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Data Scientists: Creating Useful Insights from Big Data

By Dr. Kandis Y. Wyatt, PMP
Faculty Member, Transportation and Logistics

The profession of data scientist is relatively new. According to Fortune magazine, this term was “coined in 2008 by two data analytics professionals at LinkedIn and Facebook.”

But what do data scientists do? According to Masters in Data Science, “Data scientists are big data wranglers, gathering and analyzing large sets of structured and unstructured data. A data scientist’s role combines computer science, statistics, and mathematics.”

Masters in Data Science also notes that data scientists “analyze, process, and model big data then interpret the results to create actionable plans for companies and other organizations. Data scientists are analytical experts who utilize their skills in both technology and social science to find trends and manage data. They use industry knowledge, and contextual understanding to uncover solutions to business challenges.”

The Type of Work Data Scientists Perform

A data scientist’s work typically involves making sense of messy, unstructured big data. This data is often gathered from sources such as smartphones, social media feeds, tablets, smart appliances, and emails.

A data scientist also analyzes big data, determines the difference between valid versus invalid data, and extracts important insights from it. The data scientist can also use algorithms (i.e. mathematical formulas) to analyze and create predictions about the future. For instance, data scientists can analyze big data to identify trends and improve mobile app and website user experiences.

As the amount of big data exponentially increases, technical experts are needed to parse, analyze and store the data. These individuals should also be able to extract key data and apply it to organizational principles, strategic planning, and company mission and vision.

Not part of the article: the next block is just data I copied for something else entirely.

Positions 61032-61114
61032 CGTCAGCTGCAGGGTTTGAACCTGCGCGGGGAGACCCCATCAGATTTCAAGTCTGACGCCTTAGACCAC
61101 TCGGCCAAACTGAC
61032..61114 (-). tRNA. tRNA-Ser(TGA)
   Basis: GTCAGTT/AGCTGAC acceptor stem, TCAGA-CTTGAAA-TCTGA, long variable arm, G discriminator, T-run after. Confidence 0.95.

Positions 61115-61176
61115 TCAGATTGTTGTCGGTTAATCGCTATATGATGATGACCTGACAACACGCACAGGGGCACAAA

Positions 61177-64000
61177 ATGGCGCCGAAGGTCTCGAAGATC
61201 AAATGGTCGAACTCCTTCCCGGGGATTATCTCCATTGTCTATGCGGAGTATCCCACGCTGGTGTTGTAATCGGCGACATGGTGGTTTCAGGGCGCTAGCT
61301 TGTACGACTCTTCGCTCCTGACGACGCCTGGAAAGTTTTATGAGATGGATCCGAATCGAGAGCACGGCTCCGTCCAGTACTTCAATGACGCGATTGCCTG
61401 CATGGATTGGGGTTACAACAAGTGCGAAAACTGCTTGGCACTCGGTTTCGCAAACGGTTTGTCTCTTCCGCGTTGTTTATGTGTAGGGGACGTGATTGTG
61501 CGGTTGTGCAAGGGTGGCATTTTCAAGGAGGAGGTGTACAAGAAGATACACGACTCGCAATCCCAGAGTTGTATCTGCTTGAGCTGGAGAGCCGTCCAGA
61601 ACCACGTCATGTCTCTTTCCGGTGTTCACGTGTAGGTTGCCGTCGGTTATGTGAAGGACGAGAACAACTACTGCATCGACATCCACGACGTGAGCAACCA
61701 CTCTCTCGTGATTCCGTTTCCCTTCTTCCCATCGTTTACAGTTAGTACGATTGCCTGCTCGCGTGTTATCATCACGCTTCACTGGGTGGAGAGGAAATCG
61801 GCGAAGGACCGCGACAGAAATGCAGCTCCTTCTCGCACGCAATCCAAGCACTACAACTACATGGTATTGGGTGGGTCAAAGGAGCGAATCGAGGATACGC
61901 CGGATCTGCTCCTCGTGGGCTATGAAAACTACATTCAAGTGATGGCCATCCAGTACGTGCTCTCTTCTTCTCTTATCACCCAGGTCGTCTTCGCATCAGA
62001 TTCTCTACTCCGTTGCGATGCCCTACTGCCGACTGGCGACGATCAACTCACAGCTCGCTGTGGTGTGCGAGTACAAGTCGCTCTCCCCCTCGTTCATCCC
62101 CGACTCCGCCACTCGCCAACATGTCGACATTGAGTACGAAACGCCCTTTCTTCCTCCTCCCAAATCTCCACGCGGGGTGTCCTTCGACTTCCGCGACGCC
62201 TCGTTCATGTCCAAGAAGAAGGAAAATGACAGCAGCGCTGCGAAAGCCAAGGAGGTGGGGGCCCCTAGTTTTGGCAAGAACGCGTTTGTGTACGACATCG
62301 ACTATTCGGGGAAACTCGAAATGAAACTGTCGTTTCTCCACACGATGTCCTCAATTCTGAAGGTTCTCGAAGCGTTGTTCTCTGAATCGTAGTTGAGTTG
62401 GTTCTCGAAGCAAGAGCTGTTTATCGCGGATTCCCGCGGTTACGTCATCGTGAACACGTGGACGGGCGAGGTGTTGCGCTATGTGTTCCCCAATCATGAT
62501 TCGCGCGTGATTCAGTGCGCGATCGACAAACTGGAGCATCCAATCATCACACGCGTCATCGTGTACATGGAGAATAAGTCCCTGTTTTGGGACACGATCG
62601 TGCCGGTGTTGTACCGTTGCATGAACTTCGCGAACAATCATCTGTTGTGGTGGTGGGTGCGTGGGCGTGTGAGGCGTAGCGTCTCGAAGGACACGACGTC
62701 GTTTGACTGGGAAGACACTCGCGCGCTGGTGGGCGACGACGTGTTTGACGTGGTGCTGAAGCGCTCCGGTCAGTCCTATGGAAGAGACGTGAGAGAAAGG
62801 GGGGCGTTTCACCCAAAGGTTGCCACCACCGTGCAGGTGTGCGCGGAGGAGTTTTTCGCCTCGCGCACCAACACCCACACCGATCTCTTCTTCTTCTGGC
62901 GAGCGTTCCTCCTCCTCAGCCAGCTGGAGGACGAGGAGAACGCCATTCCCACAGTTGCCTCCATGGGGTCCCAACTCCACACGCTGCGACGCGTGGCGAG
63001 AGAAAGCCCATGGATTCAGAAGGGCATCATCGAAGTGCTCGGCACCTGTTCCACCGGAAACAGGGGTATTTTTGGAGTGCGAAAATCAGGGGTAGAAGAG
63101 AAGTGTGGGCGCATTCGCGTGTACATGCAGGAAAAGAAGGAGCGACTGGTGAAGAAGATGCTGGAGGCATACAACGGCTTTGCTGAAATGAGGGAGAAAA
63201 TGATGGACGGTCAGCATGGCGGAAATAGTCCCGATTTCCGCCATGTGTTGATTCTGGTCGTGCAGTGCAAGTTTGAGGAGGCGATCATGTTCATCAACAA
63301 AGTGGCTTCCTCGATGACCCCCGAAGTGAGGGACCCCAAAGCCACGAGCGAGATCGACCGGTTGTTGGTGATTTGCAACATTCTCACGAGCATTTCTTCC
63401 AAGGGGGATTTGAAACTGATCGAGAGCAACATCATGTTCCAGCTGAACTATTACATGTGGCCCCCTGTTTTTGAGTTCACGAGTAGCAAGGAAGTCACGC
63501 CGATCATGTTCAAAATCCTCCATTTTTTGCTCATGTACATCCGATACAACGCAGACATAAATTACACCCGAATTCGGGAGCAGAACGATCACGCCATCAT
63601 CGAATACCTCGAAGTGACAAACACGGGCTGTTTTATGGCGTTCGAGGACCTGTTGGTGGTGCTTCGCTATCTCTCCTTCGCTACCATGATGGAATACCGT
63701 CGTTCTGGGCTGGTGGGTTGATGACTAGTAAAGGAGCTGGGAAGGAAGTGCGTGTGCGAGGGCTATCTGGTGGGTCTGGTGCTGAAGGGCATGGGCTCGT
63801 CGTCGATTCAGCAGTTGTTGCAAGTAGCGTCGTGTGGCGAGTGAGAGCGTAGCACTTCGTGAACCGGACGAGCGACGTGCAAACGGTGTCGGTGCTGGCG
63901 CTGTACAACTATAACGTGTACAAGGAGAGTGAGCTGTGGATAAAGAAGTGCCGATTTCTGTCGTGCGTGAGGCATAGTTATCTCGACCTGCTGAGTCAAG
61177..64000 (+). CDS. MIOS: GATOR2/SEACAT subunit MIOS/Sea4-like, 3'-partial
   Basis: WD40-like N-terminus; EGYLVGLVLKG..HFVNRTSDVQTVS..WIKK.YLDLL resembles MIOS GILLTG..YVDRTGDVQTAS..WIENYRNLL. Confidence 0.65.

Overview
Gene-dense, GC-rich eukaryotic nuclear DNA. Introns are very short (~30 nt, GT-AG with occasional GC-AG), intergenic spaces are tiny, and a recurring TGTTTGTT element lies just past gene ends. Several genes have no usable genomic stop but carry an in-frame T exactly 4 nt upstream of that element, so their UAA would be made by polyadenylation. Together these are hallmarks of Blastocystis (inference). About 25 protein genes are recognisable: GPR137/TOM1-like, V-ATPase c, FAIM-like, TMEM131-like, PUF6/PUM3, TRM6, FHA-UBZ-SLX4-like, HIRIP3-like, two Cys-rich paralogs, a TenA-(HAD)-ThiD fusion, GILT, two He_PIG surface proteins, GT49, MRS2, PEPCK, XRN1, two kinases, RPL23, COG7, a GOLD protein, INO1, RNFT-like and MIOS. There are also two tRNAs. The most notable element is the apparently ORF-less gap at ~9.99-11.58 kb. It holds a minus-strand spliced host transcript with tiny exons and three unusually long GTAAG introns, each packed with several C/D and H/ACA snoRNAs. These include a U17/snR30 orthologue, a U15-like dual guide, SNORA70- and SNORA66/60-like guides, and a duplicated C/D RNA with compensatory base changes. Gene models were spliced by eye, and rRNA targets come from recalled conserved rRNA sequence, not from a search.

What Education and Skills Do Data Scientists Need?

Most of the early data scientists acquired the position by happenstance, meaning there was a company need that they filled at the time with no formal training. However, the growth of big data and recognition of its organizational value has driven the need for uniformity of big data processing. These changes have led to the creation of formal data scientist positions within organizations, as well as the need for uniform instruction and formal education to prepare the next generation of data scientists.

As more colleges and universities offer degrees in data science, the curriculum includes a mix of math, statistics, computer programming and business analytics. In addition to undergraduate, graduate and doctoral degrees, there are also certifications in data science that are applicable to individuals who already have a degree in a similar degree field.

In addition to formal education, data scientists need both hard and soft skills. For instance, a data scientist must have hard skills such as analytical skills, statistics, quantitative reasoning, computer programming and data visualization. Soft skills that are also needed by a data scientist include oral/written communication and presentation skills.

There Is a Need for Diversity among Data Scientists

One of the biggest challenges for data scientists is making sure the data is accurate and free of inherent biases. For example, many of the earliest data scientists were all male. When engineers were working to determine initial air bag specifications for vehicle manufacturers, they applied data for the average height and weight of a male in the driver’s seat and passenger seat.

As a result, early airbag deployment data indicated the level of protection waned if a female was in the driver’s seat and/or a child was in the passenger seat. In some cases, women and children were injured when the airbags deployed.

This problem was caused by an inherent bias of the algorithm based on the data scientists’ preconceived notions of the “standard” height and weight of a driver and passenger. To avoid such cases of inherent bias, it’s important to have more diversity among data scientists.

Data Scientists Benefit Society

Ultimately, the insights that data scientists collect can benefit society. From health to education to even the Olympics, big data and data scientists can provide organizations with the right information to make data-driven decisions.

Dr. Kandis Y. Wyatt, PMP, is an award-winning author, presenter, and professor with nearly 30 years of experience in science, technology, engineering, arts, and math (STEAM). She is the creator of the Professor S.T.E.A.M. Children’s Book Series, which brings tomorrow’s concepts to future leaders today. A global speaker, STE(A)M advocate, and STE(A)M communicator, she holds a B.S. in Meteorology and an M.S. in Meteorology and Water Resources from Iowa State University, as well as a D.P.A. in Public Administration from Nova Southeastern University. She is a faculty member in Transportation and Logistics for the Wallace E. Boston School of Business and specializes in Artificial Intelligence (AI) in transportation, education, and technology.

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